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I'm not sure if my question is stupid but...

Why are we all on a laptop?

It's strange to me that we all felt the trade-off MacBook pro vs iMac was obvious

  • A lot of laptops used for programming rarely move anyway.
  • Why should I care the MacBook are even thinner now? It was not really a bottleneck for doing my work...
  • Working on a laptop ensure you have a crappy posture
  • Sreens are larger
  • You good good specs for a lower price.
  • the extra money saved can be used for buying a Chromebook it an iPad when you do need a computer on the go
  • You get ports, no need for lots of adapters
  • Keyboard is broken? No big deal

it's easier to go with a MacBook to the Meetup.
Ok, but going there without a computer and talking to people is better in my experience.


I think if you're in an on-call rotation you're stuck using a laptop, I don't see another option short of some kind of VM/remote access. I'm working remote of out of my home now and I'm basically docked all the time unless I want to work from a coffee shop or brewery for the afternoon. Honestly I'd prefer a beefy desktop running Linux but I've yet to work anywhere that has even considered a setup like that as an option.


I personally really move my laptop - working from the office, working from home, working from a coffee shop. I have external monitors at work and home and a laptop stand for working on the road for posture. If you are in one location I agree that you don't need a laptop.


Use a laptop like a desktop (mouse, monitor, keyboard) and you lose most of the drawbacks. The benefit is sacrificing a little power for portability. Ability to take laptops to meetings, to move demos around, to be able to hot desk, to work from home, to be able to work during travel. The price saving and the extra power aren't worth those benefits.


For most people it's probably the meetings. You sometimes want to show things to other people. For me working as a freelancer for different clients and often on site there is no other option.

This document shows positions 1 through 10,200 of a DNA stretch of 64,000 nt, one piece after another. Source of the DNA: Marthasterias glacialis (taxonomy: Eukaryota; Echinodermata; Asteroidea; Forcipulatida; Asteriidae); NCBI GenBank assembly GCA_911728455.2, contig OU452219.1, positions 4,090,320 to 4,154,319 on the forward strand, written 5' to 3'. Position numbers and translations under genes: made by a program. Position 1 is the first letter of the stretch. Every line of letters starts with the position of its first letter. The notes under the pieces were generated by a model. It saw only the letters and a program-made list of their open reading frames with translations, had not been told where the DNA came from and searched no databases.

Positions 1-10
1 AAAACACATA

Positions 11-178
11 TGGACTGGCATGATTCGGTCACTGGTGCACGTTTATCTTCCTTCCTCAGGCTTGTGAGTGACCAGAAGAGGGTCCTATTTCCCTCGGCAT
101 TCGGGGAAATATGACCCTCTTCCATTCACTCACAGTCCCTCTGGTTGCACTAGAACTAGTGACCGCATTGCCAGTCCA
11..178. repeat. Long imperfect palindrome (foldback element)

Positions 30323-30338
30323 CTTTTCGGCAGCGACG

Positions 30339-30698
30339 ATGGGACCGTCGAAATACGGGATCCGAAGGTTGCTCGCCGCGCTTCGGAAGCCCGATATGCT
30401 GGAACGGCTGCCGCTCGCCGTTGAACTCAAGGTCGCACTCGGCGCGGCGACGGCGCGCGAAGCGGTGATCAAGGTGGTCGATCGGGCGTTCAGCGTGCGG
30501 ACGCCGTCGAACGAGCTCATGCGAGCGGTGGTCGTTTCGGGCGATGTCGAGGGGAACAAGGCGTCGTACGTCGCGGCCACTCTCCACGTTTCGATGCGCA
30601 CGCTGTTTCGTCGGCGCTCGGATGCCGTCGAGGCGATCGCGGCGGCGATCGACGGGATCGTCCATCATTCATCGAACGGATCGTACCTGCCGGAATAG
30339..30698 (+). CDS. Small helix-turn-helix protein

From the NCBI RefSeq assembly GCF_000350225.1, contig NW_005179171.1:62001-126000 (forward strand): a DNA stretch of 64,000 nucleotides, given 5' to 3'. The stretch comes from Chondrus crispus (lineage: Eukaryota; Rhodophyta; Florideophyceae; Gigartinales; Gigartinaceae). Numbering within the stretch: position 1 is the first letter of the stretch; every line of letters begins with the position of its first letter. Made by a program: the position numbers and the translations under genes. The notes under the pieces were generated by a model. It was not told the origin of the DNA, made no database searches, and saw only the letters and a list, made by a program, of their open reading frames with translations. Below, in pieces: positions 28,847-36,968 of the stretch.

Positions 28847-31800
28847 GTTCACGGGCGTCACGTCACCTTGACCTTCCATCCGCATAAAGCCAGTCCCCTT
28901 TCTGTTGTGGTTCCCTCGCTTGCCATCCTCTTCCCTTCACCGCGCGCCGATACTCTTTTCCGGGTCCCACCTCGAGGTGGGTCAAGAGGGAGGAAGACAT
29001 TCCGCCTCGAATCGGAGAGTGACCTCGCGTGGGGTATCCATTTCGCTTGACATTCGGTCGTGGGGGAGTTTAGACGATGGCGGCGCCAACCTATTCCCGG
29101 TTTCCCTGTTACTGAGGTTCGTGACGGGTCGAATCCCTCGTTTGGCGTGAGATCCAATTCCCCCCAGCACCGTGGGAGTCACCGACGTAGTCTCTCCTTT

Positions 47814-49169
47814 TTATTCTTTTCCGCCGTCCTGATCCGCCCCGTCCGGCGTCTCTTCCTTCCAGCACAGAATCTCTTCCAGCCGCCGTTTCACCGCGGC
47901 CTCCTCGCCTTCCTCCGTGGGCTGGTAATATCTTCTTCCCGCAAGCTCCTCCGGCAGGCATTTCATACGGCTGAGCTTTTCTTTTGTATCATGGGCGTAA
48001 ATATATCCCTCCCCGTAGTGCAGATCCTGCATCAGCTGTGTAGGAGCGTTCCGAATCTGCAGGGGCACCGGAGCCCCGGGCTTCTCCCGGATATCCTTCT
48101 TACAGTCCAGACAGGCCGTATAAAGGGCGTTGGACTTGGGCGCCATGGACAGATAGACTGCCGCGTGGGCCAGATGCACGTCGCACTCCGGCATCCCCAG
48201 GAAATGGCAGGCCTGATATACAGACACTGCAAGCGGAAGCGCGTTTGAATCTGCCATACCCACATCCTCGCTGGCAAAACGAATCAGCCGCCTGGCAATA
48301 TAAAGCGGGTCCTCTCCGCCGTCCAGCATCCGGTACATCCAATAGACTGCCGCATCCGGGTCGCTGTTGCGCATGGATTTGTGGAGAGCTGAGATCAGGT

Exactly my view. Especially the posture thing. So many people do it wrong, unfortunately.

With the extra money, you can also buy a previous generation laptop (maybe refurbished) and use an online IDE to do your heavy coding.


I recently just switched from a Dell XPS to a Surface Pro 7, and the Surface has been the best laptop experience I've had let alone dev experience! That last statement is really subjective, I know. Before my XPS I was using thick gaming laptops, which was not fun to carry around, and wouldn't last very long at all on battery.

I really like how integrated the touch experience is on the surface pro, and I ended up getting a pen to go with it, so it makes it super easy to sketch out code designs and write out notes (I tend to be able to remember and think better when I can scrawl my notes down rather than typing). It's been great not having to carry around a paper notebook.

I should also note that I'm in school right now, so some of the benefits I've been seeing might be overblown for someone not in school who doesn't need to be taking notes all the time, but for me, it's been great. I've also noticed the battery life is a bit better than my previous XPS 13 was even when it was new.


I think you are on to something, I have an HP Spectre 360, and what baffled me was just how useful a touch screen and a pen could be at work. Being able to sketch out ideas on the go turned out to be incredibly valuable.

And the 4k monitor is not bad at all for programming (or any work) :P


Macbook pro 15" 2015.
Why not buy newer? The crappy keyboard.

The 2015 macbooks have awesome keyboard, years of great battery life, 16gb RAM and (surprisingly) 256Gb disk is fair enough for dev.

I'm mostly frontend dev but also running local environments with virtual machines and i feel near-zero lags.


Macbook Pro (even with the butterfly keyboard) has been my go-to choice for dev laptop. I'm getting the 16-inch version with a new keyboard soon so I'm fascinated to test it.